Crater Mumbai: 90% of potholes filled, says BMC. Really?
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Crater Mumbai: 90% of potholes filled, says BMC. Really?

Mumbai civic body’s self-imposed 48-hour deadline to fill potholes ended on Tuesday, but it remained non-committal about where the potholes had been fixed.

mumbai Updated: Jul 18, 2018 14:21 IST
Steffy Thevar
Steffy Thevar
Hindustan Times
Mumbai roads,Mumbai monsoon,Mumbai potholes
Potholes outside the police commissioner’s office at Crawford Market. (Kunal Patil/HT Photo)

As the Brihanmumbai Municipal Corporation’s (BMC) self-imposed 48-hour deadline to fill potholes ended on Tuesday, civic officials said 90% potholes in the city had been filled. Where? They won’t tell.

On Thursday, additional municipal commissioner Vijay Singhal promised to fix all potholes within 48 hours, a deadline which was later extended as civic officials said it meant 48 working hours, in case there is a dry spell in the next two days. Some interpreted it as the next 48 working hours. Singhal later clarified the deadline was only to put pressure on officers and contractors, so the work is carried out.

Potholes at Elphinstone Road. (Pratik Chorge/HT Photo)

Vinod Chithore, chief engineer (roads) and Singhal on Tuesday said more than 90% of the potholes have been filled. Chithore said, “Almost all potholes have been filled. How can I give the exact figures when the work is still on?”

BMC gets pothole-related complaints through the disaster management number 1916, 24x7 toll free number 1800221293 and ward-wise WhatsApp numbers. This monsoon, however, the civic body has stopped releasing data on potholes. “We are not counting potholes because there is no mechanism to count potholes. For example, if there are two potholes nearby then how do you count those potholes? As one or as two,” asked Singhal.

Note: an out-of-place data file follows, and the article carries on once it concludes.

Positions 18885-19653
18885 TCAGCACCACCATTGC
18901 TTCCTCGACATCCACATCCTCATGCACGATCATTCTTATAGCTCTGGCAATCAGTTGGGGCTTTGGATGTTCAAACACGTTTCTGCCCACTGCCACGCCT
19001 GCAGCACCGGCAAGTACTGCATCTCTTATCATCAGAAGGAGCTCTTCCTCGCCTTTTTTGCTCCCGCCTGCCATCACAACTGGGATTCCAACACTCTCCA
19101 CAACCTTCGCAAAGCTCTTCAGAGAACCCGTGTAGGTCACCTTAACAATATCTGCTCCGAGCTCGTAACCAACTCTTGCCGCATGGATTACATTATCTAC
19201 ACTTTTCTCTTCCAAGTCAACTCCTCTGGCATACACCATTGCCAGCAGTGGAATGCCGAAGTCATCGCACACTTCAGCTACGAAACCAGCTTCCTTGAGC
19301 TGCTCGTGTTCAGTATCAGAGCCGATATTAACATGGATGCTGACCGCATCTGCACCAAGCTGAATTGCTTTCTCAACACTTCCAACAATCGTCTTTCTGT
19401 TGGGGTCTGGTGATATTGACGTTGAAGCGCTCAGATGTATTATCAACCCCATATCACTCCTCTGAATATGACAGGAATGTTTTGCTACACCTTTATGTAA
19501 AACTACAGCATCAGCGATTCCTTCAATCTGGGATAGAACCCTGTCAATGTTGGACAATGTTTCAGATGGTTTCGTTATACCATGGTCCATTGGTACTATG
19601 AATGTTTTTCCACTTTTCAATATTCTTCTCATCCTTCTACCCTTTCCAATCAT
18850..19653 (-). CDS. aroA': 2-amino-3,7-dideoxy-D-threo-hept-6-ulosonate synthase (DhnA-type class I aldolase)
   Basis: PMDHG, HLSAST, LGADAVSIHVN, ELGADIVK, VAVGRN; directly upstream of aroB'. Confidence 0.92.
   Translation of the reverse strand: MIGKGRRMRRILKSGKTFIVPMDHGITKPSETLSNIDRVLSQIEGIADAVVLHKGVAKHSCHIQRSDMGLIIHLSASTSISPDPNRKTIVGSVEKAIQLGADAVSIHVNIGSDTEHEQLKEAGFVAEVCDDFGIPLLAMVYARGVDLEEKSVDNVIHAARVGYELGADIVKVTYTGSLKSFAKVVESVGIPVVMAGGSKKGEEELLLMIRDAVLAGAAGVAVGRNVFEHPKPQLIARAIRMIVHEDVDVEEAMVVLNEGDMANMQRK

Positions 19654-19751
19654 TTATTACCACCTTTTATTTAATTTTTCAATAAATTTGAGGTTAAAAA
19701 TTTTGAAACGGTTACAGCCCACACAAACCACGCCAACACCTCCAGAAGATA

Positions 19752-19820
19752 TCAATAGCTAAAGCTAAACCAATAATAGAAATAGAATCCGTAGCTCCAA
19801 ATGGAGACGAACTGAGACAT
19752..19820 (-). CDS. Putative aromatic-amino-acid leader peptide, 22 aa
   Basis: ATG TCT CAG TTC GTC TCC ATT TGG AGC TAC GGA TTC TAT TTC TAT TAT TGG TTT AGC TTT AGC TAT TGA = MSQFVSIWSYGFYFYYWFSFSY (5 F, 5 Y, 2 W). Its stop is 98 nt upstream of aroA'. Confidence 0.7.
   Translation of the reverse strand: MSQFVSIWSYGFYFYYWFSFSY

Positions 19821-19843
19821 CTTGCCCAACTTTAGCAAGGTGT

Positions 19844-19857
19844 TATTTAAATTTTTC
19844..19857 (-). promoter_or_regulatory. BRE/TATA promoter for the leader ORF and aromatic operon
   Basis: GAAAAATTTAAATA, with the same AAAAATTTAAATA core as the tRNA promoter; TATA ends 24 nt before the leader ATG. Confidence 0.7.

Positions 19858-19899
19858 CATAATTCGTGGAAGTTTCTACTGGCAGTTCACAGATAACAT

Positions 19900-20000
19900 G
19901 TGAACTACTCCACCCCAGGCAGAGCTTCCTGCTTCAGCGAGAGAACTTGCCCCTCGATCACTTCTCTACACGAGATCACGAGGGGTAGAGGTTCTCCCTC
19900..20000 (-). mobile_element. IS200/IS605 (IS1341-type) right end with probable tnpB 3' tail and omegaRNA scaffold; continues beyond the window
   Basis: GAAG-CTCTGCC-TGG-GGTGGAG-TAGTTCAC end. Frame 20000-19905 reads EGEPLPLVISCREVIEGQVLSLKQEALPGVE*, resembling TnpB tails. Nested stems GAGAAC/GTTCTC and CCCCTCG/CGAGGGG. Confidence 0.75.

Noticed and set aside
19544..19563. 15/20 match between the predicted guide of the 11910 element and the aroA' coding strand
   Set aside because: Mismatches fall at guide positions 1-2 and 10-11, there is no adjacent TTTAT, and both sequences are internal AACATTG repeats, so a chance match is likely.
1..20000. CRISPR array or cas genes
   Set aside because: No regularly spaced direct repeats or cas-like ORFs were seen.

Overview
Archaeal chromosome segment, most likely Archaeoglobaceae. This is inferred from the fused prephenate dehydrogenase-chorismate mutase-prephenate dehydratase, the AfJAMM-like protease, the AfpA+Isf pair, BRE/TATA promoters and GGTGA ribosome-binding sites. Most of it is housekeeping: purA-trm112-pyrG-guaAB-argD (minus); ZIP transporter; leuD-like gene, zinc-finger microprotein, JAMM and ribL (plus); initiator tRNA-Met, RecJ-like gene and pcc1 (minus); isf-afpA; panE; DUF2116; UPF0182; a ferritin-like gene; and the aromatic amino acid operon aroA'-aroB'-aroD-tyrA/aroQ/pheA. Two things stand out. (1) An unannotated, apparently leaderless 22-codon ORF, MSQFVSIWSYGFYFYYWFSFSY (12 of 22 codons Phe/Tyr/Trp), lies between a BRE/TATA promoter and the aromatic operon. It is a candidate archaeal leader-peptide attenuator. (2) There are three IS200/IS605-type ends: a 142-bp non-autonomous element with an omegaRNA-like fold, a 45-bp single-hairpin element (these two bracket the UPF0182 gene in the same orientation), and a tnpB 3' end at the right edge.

Godfrey Pimenta, trustee, WatchDog Foundation, which fights for civil rights, said, “First, they set an impossible deadline and then they refuse to give out the data. The data which they give out is anyway an understatement of the reality. I bet there are definitely more than a thousand potholes on Mumbai’s roads.”

The state of Sane Guruji Marg in Santacruz. (Satish Bate/HT Photo)

AGNI activist James John from Andheri said, “K-East has the most number of complaints, this is because the Andheri-Kurla link road sees a lot of traffic. There are heavy vehicles and many industrial areas such as SEEPZ-Andheri MIDC, which lead to more potholes and other problems.”

In 2017, the civic body completely stopped counting potholes as the commissioner believed the they should concentrate on repairing roads rather than counting potholes. In 2015, they had a third-party system, where Mumbaiites could complain about potholes and civic engineers were directed to attend those complaints within 24 hours or face penalty. Prior to that, in 2011, the civic body started a pothole-tracking website which was discontinued soon and the BMC took it upon itself to release pothole complaints.

Western Express Highway, under the Andheri bridge. (Satyabrata Tripathy/HT Photo)

First Published: Jul 18, 2018 11:14 IST